50. Ideal and Practical. You may question the logic of this ruling on the grounds as to why a poor man should not be permitted to stand for election? This argument may be ideal but not practical as per the views of our ancestors. Anyhow, you will agree that a poor man should be utilizing his time in eking out a living and not wasting it on analysis and discussions of administrative and legal matters! The Dharma Saastraas are ideal but practical. Otherwise if you let anybody and everybody become members of these Sabhas, it is likely to be an exercise in futility and hypocrisy! That is the reason why, the Saastraas have divided the society into so many VarNas and Ashramas, with their Aachaaraas, duties and appointed roles to be played. That is how the ideal has been tightened for some and loosened for some others. This does not mean that ideals have been compromised, but only made practical. That is, without bringing down the high ideals, raise human capacity step by step to obviate and avoid human foibles successively thereby fetching one to the level of the ideal! This is the way in all walks of life applicable to all people. Since politics is concerned about daily changes, practicality has to be more down to earth, amenable to human psychology. That is how the rules were made and the people making the rules were controlled! The Sozha system is a clear evidence of this statement.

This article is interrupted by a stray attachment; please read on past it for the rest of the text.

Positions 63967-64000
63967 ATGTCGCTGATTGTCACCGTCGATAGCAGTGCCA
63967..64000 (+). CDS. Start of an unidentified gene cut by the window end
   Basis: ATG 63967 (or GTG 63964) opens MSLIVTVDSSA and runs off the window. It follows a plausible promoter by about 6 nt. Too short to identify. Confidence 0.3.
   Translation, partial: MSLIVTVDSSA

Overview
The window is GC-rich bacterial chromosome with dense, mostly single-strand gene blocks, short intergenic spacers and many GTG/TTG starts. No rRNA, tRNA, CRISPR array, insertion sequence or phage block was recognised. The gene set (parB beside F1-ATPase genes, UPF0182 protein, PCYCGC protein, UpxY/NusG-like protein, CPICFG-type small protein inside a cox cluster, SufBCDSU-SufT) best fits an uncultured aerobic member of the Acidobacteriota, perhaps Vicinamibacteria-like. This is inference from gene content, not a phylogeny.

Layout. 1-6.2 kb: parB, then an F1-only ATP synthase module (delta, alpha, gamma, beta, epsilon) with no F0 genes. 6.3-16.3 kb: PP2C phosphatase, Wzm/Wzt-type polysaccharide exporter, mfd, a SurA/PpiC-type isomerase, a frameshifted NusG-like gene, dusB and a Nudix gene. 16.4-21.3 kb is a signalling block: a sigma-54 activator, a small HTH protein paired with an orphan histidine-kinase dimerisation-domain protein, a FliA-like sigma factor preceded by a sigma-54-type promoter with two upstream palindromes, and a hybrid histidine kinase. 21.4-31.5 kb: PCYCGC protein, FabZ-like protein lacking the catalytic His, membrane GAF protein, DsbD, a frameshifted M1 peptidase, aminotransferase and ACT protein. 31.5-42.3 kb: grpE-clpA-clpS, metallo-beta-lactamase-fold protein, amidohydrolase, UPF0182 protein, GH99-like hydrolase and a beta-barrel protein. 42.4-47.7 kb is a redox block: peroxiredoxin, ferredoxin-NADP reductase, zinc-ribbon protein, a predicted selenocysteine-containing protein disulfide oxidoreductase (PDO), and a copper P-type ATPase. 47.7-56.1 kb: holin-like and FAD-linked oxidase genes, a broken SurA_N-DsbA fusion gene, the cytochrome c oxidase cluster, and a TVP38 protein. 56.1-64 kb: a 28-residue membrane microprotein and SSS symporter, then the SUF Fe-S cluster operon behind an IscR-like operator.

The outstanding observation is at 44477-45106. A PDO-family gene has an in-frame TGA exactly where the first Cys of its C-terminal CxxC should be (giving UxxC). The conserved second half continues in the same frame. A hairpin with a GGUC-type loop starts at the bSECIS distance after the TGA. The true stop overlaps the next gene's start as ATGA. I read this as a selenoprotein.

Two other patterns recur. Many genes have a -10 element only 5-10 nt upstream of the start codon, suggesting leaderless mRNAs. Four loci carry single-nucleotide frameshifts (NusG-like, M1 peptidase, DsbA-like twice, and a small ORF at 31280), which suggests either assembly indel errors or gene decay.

51. In the times of Sozha Kings that we are referring to, politics was not totally divorced from religion as is being done nowadays. Even my talking as though Dharma and Divinity are two different things is an error! Nothing in life can ever be considered in isolation without connecting to God! Let alone politics, we cannot even breath or utter a word without that divine sanction and blessings. To talk about morality sans divinity is simply insincere and pompous rhetoric!